On January 16, a bill (H. 756) was introduced in the Vermont Assembly that would repeal the sales and use tax exemption for remotely accessed prewritten computer software. If enacted as introduced, the exemption would no longer protect Vermont taxpayers from this legally suspect tax beginning July 1, 2020.

This is not the first time the Vermont Legislature has considered the issue of taxing cloud software. After the Department of Taxes administratively issued guidance interpreting the sales tax to apply to all prewritten software (including cloud-based software) in 2010, legislative actions were taken to curtail this administrative overreach—including a 2012 temporary moratorium and the aforementioned 2015 exemption—to preclude the imposition of sales tax on the mere accessing of prewritten computer software.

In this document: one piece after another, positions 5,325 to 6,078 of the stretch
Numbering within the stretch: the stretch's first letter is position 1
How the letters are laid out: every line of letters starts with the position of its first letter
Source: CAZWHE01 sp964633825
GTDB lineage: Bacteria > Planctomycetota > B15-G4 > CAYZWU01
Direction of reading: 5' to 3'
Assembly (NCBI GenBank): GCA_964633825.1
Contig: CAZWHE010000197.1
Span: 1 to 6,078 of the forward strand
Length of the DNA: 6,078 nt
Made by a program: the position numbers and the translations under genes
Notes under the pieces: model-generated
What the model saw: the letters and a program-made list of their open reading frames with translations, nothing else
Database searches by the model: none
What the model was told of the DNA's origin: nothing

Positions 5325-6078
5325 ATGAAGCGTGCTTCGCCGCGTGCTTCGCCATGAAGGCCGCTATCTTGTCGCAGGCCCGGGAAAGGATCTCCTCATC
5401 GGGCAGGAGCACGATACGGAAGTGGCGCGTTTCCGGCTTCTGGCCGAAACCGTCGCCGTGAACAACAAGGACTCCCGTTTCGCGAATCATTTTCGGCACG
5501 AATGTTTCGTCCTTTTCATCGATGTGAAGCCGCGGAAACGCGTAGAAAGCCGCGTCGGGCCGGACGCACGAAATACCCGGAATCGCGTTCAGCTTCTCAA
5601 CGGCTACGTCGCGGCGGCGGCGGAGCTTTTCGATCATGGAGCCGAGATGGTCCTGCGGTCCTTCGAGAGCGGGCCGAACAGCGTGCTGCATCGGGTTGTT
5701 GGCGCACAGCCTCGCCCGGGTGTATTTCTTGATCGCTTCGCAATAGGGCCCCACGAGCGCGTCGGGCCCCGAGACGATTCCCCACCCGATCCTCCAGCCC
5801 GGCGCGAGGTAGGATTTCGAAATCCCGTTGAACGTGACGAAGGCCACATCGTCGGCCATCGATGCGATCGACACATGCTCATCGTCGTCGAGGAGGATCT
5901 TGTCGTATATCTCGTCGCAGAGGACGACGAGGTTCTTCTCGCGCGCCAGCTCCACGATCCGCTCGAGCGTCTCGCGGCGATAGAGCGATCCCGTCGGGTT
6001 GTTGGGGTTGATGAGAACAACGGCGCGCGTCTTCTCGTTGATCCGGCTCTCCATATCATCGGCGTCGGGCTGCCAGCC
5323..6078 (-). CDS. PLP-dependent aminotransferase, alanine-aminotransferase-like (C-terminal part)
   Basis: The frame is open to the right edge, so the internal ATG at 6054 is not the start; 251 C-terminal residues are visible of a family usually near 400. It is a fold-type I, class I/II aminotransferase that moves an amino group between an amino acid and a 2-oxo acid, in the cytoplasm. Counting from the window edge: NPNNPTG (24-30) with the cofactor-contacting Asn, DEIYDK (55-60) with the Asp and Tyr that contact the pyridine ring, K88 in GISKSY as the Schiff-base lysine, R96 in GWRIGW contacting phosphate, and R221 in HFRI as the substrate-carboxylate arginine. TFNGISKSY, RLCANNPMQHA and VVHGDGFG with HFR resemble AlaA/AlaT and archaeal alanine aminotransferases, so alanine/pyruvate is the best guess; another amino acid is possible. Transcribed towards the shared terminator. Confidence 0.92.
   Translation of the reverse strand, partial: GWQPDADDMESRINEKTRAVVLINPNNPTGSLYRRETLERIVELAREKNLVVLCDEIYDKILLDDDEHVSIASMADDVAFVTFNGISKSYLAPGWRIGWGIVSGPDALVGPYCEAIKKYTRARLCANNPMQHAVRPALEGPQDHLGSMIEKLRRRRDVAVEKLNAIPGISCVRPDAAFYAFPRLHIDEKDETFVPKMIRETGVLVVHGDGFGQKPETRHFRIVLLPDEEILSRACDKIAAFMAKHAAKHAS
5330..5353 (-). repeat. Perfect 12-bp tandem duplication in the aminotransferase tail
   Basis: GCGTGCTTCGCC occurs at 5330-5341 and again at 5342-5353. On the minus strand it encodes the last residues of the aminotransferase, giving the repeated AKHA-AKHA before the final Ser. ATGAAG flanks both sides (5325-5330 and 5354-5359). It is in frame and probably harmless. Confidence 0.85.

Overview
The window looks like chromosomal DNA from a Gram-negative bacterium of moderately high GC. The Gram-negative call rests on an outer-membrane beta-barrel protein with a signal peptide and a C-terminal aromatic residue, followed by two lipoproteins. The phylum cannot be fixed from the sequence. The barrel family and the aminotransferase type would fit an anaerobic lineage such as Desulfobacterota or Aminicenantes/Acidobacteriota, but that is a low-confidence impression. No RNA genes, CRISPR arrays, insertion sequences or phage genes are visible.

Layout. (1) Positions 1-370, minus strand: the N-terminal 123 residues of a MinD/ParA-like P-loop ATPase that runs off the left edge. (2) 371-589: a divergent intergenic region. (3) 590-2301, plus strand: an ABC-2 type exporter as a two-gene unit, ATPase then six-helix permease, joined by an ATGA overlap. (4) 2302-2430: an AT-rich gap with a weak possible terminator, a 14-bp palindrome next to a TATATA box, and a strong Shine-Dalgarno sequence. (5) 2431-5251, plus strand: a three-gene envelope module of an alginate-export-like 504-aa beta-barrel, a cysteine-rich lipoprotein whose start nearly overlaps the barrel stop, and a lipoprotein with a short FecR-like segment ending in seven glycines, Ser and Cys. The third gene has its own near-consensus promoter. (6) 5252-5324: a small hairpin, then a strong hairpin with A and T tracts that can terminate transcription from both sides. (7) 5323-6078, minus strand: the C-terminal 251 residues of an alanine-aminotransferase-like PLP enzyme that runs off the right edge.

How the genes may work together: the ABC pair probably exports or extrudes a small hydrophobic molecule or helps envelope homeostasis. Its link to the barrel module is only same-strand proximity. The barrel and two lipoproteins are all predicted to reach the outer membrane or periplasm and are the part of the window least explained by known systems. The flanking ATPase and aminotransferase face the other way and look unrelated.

Practice Note: With the introduction of H. 756, Vermont is at risk of reverting back to the dark ages of cloud tax uncertainty that existed throughout the first half of the past decade. As noted below, there are substantial policy and legal flaws with this proposal that counsel against repeal of the exemption. Vermont Legislative Counsel estimates that repealing the sales tax exemption for cloud software would generate six to seven million dollars of revenue in FY 2021—hardly enough to justify the additional administrative complexities and disputes that will arise on audit (and potential litigation arising therefrom). Specifically, even if the cloud tax exemption is repealed, substantial uncertainty remains under Vermont law as to whether there is sufficient authority to impose sales or use tax on cloud service providers. Disturbing the existing certainty created under current law will take Vermont from one of the most favorable jurisdictions to do business in United States to one of the worst from a cloud service provider point of view. In a world where relocation can be accomplished at the click of a button, Vermont would be putting itself at a disadvantage over its neighboring states and incentivize new and relocating businesses to avoid consumption in Vermont in favor of states with more favorable (and more certain) tax laws.
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